No trip to the world’s official street-food capital would be complete without indulging in a few culinary roadside delights. Work up an appetite and wander down the road where you'll discover some of the city's most sumptuous food stalls serving unique bites and local delights. From world-famous crab omelette to (arguably!) Bangkok's best Pad Thai, here are five of our favourites...
The hottest street-food ticket in town is known just as much for its eponymous owner as the now-legendary crab omelettes that made her a Michelin doyen back in 2017. The flamboyant septuagenarian, kitted out in her signature goggles, took over from her father in the 1980s and still cooks every dish to order at a roadside restaurant that would easily be overlooked if it wasn’t for the ever-present queue of hungry locals and tourists. So close to Villa de Pranakorn that you can almost taste the world-famous omelette, curry and congee, this unmissable Bangkok institution is a must for any self-respecting foodie. Get there early, grab a cold beer and soak up the atmosphere of mouthwatering anticipation as you wait for a place at the hallowed tin tables.
When to go: Open from 2.30pm Mon-Sat, but expect to wait at least a few hours, especially later in the day
What to eat: Khai jeaw poo (crab omelette) and poo phad phong karee (stir-fried crab curry)
How much: Crab omelette starts from THB1,000 and other dishes are about THB500-800
Pad Thai Thip Samai
Sure, you’ve tried Pad Thai but, chances are, you’ve never tried Pad Thai Thip Samai. Thailand’s unofficial national dish is reborn as next-level nosh at this street-side shrine to the classic dish. Don’t expect any frills here — much like its famous neighbour, Jay Fai, the flavours are doing all the talking. Well, that and the chattering throngs of patrons hailing from all walks of life. It’s one of those egalitarian places where Instagram influencers share tables with tuk-tuk drivers and everyone leaves satisfied. Other variations are available, but we’d recommend opting for ‘Superb Padthai’, a charcoal-scorched serving of sauce-soaked chan noodles topped with tofu, deep-sea shrimp and herbs delicately wrapped with egg. If you need another reason to make the few-footstep pilgrimage, it’s our very own Chef Bank’s favourite neighbourhood eatery.
When to go: Opens from 5pm daily but get there early to avoid the crowds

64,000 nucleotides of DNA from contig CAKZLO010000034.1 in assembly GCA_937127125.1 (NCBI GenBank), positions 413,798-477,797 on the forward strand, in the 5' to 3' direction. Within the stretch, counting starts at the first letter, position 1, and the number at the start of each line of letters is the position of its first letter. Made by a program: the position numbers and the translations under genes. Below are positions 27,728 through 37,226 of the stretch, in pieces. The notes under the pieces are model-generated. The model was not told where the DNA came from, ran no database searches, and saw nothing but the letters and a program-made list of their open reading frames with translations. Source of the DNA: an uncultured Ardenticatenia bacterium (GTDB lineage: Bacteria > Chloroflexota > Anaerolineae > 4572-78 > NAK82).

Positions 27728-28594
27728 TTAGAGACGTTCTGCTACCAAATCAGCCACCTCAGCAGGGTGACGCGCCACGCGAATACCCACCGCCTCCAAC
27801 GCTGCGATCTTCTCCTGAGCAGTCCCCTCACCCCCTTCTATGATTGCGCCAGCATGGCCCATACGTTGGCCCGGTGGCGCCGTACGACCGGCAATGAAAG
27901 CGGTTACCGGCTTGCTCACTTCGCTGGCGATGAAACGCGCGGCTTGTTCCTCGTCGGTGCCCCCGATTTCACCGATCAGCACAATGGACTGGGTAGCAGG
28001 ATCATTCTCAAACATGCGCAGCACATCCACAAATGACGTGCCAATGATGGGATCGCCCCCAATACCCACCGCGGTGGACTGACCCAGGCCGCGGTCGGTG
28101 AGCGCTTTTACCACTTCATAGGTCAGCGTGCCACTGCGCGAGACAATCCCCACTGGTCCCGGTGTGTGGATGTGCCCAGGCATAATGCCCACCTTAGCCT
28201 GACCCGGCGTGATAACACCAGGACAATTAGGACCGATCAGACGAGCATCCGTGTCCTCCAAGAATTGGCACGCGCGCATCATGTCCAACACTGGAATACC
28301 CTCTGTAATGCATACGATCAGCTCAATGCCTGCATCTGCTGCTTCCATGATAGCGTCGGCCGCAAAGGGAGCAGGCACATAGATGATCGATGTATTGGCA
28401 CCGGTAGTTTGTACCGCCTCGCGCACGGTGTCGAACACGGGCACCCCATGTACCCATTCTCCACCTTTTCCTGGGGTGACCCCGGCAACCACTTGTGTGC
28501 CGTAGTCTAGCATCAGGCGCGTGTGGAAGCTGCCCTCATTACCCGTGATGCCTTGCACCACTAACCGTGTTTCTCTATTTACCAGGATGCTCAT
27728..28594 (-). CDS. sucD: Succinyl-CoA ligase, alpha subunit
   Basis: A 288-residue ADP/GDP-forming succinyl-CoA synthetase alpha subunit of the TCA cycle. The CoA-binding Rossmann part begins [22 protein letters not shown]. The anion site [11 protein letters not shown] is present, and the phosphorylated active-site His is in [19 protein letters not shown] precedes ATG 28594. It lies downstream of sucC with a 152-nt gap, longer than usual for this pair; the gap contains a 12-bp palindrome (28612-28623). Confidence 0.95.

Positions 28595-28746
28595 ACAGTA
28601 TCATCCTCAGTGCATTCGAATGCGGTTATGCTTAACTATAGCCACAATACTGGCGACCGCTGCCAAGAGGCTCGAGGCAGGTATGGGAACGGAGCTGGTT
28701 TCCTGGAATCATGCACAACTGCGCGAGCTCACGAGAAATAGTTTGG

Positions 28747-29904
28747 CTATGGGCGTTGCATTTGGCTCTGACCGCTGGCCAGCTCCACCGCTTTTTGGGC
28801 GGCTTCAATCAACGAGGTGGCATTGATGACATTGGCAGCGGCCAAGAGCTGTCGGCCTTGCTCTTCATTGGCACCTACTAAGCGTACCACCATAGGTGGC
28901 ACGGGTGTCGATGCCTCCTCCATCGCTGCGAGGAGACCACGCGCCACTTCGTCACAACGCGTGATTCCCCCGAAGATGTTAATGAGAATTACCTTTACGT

What to eat: Pad Thai, Pad Thai and… Pad Thai
How much: From THB60
Tee Yen Ta Fo
So you don’t have time to join the snaking lines outside of Jay Fai and Pad Thai Thipsamai, but still want to savour some of our neighbourhood’s greatest street food? Enter Tee Yen Ta Fo. Loved by locals, this lesser-known establishment is one of Sam Yot’s best-kept street-food secrets. A mere 150 metres from our hotel, the unassuming stall stands out for its porcelain bowls of brightly-coloured noodle soup. The ingredients, which, depending on what you order, include thick rice noodles, dumplings, fish balls, soft-boiled egg and roasted pork, are drenched in a striking pink broth that gets its signature hue from fermented soybean paste. Every bite brings new flavours from intense umami bombs to bursts of sweet and sour that successfully balance out. The chefs are known to be generous with the chillis, too, so make sure to specify your spice level when ordering otherwise you might be in a for a fiery surprise.
When to go: Opens daily from 6pm until late
What to eat: Tee’s original yen ta fo red noodle soup
How much: From THB80
it’s tempting to taste everything you see on a trip along the streets of Bangkok’s old town, but one snack we recommend saving some space for is the gui chai from Jae Toi. These paper-thin rice flour dumplings stuffed with Chinese chives are Thailand’s answer to dim sum. They’re a street-food staple, especially in this part of town, but our advice is to head straight to 122 Mahannop Road, only moments from the Giant Swing. The gui chai at Jae Toi are made from scratch with stuffings that include young bamboo shoots, Chinese mushroom, turnip and cauliflower. Order a few of each and eat on the go. Oh, and whatever you do, don’t forget the dipping sauce. It’s the rich, treacle-like vinegar that elevates this snack from delicious to downright addictive.
When to go: Opens daily from 7am to 3pm
What to eat: Try at least one of each — you won’t regret it
How much: Less than THB10 each
Cheng Sim Ei
Satisfying sweet tooths for longer than most can remember, Cheng Sim Ei is a haven for dessert lovers amid the rows of savoury snacks and dishes that have made nearby Dinso Road. Expect to find an array of quirky ingredients, such as lotus root, sweet potato, jackfruit, lily bulbs and dumplings, which can be mixed and matched with syrups, jelly and condenses milk. If this all sounds a little overwhelming, opt for the signature ‘Cheng Sim Ei’ or ‘Mixed Thai Desserts’. Although it’s probably a side to Thai cuisine you’ve never explored, don’t be surprised if you end up sneaking back for another bowl or three before your trip is over.
When to go: Opens daily from 11am to 11pm
What to eat: See what catches your eye or order the ‘Cheng Sim Ei’
How much: From THB40